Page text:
What I did was set it up so that no matter what accidents those non-technical staff could do, it would not be truly painful for the development team.

There is a huge difference between a random ‘no’ that harms business outcomes or productivity, versus a ‘no’ for something that is being used as a shortcut, or without looking at the longer term consequences.

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If you are above a certain age, you probably watched at least a few episodes of the old television show M*A*S*H.

M*A*S*H

M*A*S*H

One episode was before its time. If you saw this episode – I bet you remember it.

In that episode army ‘brass’ wanted to do a documentary style film about life on the front lines in these mobile hospitals.  Well that went nowhere as the charming, witty and contrary cast of M*A*S*H hijacked that film.

In their hijacked version, they started off with a Groucho Marx impersonation and various hi-jinks, then ended on the serious note about the horror of war.

And you do remember it don’t you! Where there is not a hope in hell we will remember the average documentary.

They engaged you, entertained you, then hit you with the call to action.

And it sticks.

With all the talk, questions, and confusion about social media, from Blogs to Youtube. That is what it is all about.

The cast of M*A*S*H could not initiate a two way conversation as we can today.

But the idea? Engage, entertain, call to action.

What are you waiting for?

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Image Credit Wikipedia

When Delegation Fails

May 26, 2009

Let me pull a quote from an excellent post by Gwyn Teatro titled;Taking Charge: When Not to Delegate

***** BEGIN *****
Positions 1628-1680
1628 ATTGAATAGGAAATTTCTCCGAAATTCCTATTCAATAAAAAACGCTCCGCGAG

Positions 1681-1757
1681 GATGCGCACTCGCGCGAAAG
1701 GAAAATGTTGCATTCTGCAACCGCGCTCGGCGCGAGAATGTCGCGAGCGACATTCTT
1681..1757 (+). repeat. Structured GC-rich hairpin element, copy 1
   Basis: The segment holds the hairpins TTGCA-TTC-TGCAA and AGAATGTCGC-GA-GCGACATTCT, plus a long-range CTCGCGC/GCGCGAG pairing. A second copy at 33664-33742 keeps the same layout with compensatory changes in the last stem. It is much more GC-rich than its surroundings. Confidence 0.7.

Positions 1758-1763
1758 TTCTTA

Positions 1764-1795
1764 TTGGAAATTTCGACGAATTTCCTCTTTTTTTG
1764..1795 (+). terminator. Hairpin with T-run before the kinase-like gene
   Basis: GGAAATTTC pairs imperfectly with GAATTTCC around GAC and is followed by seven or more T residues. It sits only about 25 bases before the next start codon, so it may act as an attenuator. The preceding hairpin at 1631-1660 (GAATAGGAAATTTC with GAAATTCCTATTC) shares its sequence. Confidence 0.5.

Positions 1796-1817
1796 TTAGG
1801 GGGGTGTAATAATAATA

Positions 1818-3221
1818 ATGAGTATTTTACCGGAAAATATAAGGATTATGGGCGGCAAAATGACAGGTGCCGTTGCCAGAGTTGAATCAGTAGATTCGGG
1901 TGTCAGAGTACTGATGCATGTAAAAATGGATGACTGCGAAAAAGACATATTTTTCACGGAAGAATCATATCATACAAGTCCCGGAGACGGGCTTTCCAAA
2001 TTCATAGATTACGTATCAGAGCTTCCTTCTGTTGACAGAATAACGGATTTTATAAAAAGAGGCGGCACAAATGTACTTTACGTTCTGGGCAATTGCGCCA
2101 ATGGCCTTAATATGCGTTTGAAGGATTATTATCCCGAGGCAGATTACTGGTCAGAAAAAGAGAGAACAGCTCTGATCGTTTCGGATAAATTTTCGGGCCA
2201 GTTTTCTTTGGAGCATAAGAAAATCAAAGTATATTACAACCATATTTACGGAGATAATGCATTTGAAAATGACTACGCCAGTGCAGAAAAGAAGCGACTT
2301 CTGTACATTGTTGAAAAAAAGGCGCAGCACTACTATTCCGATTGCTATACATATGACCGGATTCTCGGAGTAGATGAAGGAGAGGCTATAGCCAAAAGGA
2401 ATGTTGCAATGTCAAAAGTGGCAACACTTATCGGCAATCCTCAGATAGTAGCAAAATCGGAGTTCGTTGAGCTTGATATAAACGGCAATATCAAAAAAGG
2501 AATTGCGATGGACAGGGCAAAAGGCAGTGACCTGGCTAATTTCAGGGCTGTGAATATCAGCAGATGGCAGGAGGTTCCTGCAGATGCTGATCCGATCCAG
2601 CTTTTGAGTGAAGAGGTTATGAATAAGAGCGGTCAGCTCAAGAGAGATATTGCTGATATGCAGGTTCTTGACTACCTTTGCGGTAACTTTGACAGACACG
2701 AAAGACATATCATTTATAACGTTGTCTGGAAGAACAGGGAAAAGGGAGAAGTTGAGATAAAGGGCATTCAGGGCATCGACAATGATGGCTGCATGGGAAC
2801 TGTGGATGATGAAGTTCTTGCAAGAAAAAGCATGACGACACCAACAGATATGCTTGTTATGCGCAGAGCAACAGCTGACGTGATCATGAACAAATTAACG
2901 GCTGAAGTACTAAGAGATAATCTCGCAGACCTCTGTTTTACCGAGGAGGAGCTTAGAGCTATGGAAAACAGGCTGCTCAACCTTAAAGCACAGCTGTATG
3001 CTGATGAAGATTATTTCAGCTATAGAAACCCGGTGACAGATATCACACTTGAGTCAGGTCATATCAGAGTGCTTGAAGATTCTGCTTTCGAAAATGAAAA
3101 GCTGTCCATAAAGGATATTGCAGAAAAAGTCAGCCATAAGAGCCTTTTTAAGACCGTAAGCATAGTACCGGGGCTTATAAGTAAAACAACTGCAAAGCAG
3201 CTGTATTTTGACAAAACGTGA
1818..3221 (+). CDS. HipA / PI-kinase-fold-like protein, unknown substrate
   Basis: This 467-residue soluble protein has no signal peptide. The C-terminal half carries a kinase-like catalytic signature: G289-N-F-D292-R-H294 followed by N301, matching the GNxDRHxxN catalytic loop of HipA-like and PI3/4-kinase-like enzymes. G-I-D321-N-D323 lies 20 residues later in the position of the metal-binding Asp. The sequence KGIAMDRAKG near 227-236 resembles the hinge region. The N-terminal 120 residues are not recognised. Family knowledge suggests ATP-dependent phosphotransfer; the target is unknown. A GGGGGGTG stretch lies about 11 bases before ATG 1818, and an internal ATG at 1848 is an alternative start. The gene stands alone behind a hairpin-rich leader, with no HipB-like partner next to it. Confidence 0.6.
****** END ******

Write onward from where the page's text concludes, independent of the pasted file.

But when is it important not to delegate matters to others?

I could not agree more with the concepts in that piece.

In fact I would call that type of mis-delegation nothing but abdication of responsibility.

As a general manager the small business / medium business space it can be too easy to claim lack of IT knowledge as a reason to abdicate this responsibility.

I would argue that as a general manager, whether your functional background was finance, engineering, sales or operations, that you have already acquired the knowledge required to a relevant level of detail in all disciplines within your organization.

Should IT be any different?

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When the snow is measured in feet or meters, and the temperature is measured in double digits below zero Celsius, it is really, really easy to take several hours over a weekend to jot down notes for this blog.

During our (too) short Canadian summer – it gets a little more difficult.

Sunshine and warm temperatures have to be enjoyed while they can (OK, so they are predicting possible frost tonight – hopefully that is just an anomaly!)

I will still be here – but frequency may take a dip.

For all those in the Great White North – I hope you have a warm, safe summer!

Photo Credit BBQ Junkie via flickr

Read this article By Gene Kim at Information Security Resources.

28 hours ago, when we started testing, my team started finding failures left and right.  Which is what we expected, given all the corners that were cut by the developers because of deadlines

That quote is one snippet, one gem in a long line.

There are enough lessons for an entire book. And don’t think that because you are an SME that you are immune.

In fact because you are an SME, you probably don’t even have the segregation of development, quality control and downstream production servers that Mr. Kim describes.

In Short?

If you cut corners, some where, some when, you will pay for it, and next – make sure Plan ‘B’ is ready to go. And yes Plan ‘B’ can be a rollback to the state that existed before you started.

But here is the problem, if you were doing all this first on your production servers and environment – can you even go back to the the way it was?

(hint: My odds would be better than casino odds betting against you!)

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Here it is, David Silversmith at Internet Evolution

The SMB Takeaway

Now is the time to act

Banning social media does not work. Your people go home sometimes – but you need to educate.

Now.

Or it will be too late